Our Next Question came in some form from a bunch of you: Pamela, Kymberly, Jay, Tracy and Sydney all asked a version of:

"#HeyNext any updates on the when the G Line will be opening?"

The short answer: there’s no opening date, but if things go well (which they obviously haven’t so far) then we could see the G line open in 3-4 months.

But that would take getting through several more steps:

The G line was supposed to open in 2016, connecting Denver Union Station to Wheat Ridge with a route through Olde Town Arvada.

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But then the A Line ran into problems with a newly-mandated technology called “positive train control,” which uses GPS location and wireless signals to operate the crossing gates where the rail line crosses roads.

Since the G Line uses the exact same system as the A Line, the Federal Railroad Administration blocked it from opening—a restriction that was recently lifted.

Here are the things that have to happen before the G line can open:

A REPORT FROM A JUDGE

How long: “Soon.”

An administrative law judge is handling a dispute over all of this between RTD and the state Public Utilities Commission (PUC.)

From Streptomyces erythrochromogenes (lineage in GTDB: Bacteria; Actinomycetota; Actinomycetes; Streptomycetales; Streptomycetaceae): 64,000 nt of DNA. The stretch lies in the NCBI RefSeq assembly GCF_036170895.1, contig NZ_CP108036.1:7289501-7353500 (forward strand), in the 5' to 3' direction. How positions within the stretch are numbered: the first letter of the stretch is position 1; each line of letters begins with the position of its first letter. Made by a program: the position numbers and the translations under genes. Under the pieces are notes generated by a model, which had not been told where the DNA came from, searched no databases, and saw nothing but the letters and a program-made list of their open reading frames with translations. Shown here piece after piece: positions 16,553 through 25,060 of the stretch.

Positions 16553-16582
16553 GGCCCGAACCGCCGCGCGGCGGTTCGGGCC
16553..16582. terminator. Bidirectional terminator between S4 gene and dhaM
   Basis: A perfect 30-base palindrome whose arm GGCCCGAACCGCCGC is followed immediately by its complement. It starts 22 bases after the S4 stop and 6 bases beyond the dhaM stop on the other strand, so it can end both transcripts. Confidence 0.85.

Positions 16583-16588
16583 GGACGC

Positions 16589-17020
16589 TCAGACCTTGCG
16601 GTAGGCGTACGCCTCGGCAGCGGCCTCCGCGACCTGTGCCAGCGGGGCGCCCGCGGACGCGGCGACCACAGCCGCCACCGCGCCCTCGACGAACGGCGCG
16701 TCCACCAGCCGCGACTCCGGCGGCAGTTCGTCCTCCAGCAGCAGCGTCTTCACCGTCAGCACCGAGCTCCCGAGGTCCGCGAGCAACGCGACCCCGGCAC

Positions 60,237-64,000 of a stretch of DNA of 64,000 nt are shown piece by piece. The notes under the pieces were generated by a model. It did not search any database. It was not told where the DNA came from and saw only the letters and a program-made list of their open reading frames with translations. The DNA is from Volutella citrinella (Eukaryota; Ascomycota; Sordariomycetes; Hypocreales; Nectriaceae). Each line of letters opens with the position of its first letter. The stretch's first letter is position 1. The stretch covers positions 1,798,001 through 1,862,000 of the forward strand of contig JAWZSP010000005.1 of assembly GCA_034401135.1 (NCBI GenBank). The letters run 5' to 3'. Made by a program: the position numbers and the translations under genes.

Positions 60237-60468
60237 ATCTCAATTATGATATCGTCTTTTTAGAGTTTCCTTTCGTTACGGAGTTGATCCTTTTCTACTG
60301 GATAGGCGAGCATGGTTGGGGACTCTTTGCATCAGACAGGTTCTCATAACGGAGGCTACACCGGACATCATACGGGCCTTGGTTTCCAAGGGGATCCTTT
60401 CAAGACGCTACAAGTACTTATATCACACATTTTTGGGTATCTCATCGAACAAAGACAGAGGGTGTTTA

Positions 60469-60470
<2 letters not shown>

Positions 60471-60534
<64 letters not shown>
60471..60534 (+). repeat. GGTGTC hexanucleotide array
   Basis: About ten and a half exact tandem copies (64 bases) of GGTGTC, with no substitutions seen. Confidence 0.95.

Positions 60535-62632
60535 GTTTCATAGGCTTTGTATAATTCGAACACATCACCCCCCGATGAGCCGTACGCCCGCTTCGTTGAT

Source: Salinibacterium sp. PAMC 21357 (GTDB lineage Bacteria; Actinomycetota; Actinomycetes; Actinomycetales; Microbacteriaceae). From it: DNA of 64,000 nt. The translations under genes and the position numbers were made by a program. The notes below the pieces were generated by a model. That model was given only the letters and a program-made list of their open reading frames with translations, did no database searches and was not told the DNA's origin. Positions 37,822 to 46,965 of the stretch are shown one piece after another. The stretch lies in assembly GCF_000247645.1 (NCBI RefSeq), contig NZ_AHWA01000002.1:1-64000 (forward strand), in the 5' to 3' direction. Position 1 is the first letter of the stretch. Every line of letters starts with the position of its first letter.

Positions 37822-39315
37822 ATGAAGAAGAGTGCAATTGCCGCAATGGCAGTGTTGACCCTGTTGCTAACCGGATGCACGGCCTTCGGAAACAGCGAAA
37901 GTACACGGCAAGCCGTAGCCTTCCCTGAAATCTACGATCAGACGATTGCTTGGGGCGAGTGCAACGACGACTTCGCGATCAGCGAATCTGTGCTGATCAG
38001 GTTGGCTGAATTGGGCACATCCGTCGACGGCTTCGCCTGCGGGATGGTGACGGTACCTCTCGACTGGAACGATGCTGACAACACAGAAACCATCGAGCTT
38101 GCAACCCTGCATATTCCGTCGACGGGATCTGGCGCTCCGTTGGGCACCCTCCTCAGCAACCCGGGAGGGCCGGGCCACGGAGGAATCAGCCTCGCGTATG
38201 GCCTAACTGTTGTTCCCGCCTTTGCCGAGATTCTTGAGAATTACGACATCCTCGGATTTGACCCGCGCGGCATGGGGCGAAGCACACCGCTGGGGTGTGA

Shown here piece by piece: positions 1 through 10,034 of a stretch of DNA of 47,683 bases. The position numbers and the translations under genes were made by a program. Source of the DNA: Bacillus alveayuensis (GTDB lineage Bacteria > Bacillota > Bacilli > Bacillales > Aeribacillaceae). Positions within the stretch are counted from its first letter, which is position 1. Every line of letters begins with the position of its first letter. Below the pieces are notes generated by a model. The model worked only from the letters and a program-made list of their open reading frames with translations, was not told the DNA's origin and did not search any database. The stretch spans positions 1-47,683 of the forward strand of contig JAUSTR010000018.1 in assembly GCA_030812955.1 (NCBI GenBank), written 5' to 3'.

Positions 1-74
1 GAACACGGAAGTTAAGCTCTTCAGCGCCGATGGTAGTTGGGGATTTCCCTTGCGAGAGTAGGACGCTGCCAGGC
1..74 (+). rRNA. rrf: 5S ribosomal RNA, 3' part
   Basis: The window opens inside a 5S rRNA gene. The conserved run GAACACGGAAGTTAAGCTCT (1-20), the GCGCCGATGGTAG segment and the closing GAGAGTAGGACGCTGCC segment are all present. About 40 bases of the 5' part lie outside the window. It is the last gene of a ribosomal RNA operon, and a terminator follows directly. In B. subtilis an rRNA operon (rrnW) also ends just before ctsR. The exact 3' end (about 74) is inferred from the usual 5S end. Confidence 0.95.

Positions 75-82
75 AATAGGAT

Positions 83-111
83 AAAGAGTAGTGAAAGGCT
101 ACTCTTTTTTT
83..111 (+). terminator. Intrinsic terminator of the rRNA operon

The judge has already heard the evidence and the PUC expects to receive the report “soon.” The judge may make recommendations that would add additional steps to the process.

CLEARANCE FROM THE STATE PUC

How long: 1+ months

The PUC has jurisdiction over rail lines in the state. Without its blessing, the G line can’t open—and RTD can’t do full-scale testing on the line.

A PUC spokesman told us the commissioners would likely take about a month to review the report from the judge before making a decision.

It’s also important to note that the PUC could choose to place additional requirements on RTD before allowing the line to open, potentially imposing further delays. All of this holdup comes from the same issue that required R-T-D to put human flaggers at the road crossings for the A-line. Those flaggers should be out of that job when the state P-U-C signs off.

TESTING AND PREPARATION

How long: 2+ months

A spokesman for RTD told us that if it doesn’t have to comply with any further orders from PUC, the line should take about two months to test and prepare for opening day.

Trains are currently being tested on the line, but RTD still needs to conduct a full-scale test that involves running a lot more trains—a dry run of the schedule RTD plans to operate on the new rails.

G Line timeline
G Line timeline